though the legal text expressly defines this situation as not being an automatic presumption of employment, it actually is. Once a business is classed as a “platform” based on the definition, the relation of employment with the collaborator is presumed to exist. This is problematic for two reasons. Firstly, this will lead to costly litigation if businesses try to establish their “innocence” before a labour authority or a court. Secondly, the presumption of employment continues to apply all along the appeal, with all the relative costs and legal consequences included.


In order to safeguard genuine self-employment in the Platform Workers Directive and support legal certainty, we urge the negotiators to closely follow the Council’s General Approach and retain in the final text of the Directive the following elements in particular:

  • Establish a robust set of EU-wide criteria that ultimately enable the correct classification of the relation as employment or self-employment from the very beginning.
  • Keep the national systems of appeal in place, as available in each Member State, instead of introducing
    a cumbersome new appeal procedure (“rebuttal process”) as prescribed in the Parliament’s text.
  • Move recital 24a of the Council’s General Approach, which allows platforms to collaborate with genuine
    self-employed workers without being classified as an employer when acting in compliance with specific
    national legislation or collective agreements, into the main body of the Directive.

We count on the negotiators to support a well-balanced text with mandatory ex-ante EU-wide criteria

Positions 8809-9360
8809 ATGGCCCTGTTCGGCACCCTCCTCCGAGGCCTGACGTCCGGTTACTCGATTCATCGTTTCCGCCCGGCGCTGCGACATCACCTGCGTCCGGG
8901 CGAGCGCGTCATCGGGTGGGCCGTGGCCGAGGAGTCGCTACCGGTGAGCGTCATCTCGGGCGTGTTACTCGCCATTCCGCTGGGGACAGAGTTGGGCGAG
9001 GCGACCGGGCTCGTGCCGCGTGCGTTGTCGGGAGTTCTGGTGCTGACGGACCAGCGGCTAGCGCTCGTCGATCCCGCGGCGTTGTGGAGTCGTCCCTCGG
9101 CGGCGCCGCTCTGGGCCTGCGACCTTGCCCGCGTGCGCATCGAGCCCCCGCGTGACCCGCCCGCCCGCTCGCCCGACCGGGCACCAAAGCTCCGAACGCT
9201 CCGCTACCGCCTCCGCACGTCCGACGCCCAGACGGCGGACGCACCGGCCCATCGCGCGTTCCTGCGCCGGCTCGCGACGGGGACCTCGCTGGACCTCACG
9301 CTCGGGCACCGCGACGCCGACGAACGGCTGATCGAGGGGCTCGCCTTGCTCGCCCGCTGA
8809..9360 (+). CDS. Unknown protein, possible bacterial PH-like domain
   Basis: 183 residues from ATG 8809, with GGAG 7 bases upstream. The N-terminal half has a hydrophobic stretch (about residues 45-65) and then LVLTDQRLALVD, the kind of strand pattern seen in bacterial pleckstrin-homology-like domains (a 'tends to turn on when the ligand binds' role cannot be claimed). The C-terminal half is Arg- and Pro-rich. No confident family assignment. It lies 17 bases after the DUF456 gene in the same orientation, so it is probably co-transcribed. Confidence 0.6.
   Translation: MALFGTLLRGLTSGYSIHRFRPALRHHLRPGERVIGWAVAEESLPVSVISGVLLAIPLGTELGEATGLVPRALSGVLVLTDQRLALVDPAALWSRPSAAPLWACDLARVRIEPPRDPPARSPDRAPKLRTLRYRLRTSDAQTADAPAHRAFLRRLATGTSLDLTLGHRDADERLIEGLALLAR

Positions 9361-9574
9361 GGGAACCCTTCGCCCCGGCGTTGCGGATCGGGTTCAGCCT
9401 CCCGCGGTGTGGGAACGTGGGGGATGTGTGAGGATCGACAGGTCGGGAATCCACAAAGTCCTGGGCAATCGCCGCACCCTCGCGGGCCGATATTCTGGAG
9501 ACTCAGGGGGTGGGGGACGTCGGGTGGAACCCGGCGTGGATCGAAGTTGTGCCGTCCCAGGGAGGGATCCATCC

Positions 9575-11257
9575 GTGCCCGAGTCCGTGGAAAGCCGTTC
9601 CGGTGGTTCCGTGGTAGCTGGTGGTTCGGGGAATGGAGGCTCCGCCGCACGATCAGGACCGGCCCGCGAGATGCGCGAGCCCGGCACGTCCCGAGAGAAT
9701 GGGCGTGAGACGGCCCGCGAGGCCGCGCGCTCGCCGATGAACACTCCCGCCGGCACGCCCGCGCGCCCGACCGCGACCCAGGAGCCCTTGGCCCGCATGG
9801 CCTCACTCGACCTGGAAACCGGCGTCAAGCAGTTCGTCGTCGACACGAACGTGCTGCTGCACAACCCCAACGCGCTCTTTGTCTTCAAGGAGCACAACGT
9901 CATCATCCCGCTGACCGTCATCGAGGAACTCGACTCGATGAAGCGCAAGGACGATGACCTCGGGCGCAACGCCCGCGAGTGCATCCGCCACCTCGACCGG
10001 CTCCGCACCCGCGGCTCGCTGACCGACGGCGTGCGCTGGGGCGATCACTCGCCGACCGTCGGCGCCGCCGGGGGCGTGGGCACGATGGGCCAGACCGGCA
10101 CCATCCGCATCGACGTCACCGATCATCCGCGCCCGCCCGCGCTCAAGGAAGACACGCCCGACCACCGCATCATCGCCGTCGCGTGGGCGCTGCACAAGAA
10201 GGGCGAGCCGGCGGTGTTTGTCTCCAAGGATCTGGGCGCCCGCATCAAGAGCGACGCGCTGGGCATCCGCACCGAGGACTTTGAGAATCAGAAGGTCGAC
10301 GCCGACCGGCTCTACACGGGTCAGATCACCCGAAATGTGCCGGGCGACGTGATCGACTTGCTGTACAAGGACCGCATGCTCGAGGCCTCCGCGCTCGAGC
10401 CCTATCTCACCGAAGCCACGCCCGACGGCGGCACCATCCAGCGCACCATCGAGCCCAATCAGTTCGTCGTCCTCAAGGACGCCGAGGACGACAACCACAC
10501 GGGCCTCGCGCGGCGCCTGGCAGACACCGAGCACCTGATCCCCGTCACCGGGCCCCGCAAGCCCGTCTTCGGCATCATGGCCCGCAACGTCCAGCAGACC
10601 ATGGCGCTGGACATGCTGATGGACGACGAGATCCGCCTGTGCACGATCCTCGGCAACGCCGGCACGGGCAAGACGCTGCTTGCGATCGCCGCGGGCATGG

determining the employment relationship. This is essential to maintain self-employment throughout
Europe, while simultaneously avoiding unnecessary legal complications for genuine self-employed individuals, employers and authorities in Member States.


Raluca Marian
Director EU Advocacy and EU General Delegate of IRU

Marie Audren
Director General of HOTREC

Delphine Rudelli
Director General of CEEMET

Who we are

The International Road Transport Union (IRU) is the voice of more than 900,000 road transport companies in the EU, including truck, bus, coach and taxi companies, which operate about 35 million vehicles. IRU is the official social partner recognised by the European Commission to engage in negotiations with trade unions on behalf of road transport employers in the EU. In total, the road transport sector employs over 5 million people.

The Council of European Employers of the Metal, Engineering and Technology-based Industries (CEEMET) is the voice of national employers’ organisations of the Metal, Engineering and Technology-based (MET) industries, representing 200,000 member companies across Europe and providing direct and indirect employment for 35 million workers. As the recognised EU level Social Partner for our sector, Ceemet is focusing on labour market policy and industrial relations issues.

The Association of Hotels, Restaurants, and Cafés in Europe (HOTREC) is the umbrella association of Hotels, Restaurants, Bars, Cafés and similar establishments in Europe, which brings together 47 National associations in 36 countries and is the voice of European hospitality. HOTREC’s mission is to represent and champion its interests towards the EU and international institutions, foster knowledge sharing and best practices among its members to further promote innovation, and act as a platform of expertise for the hospitality sector.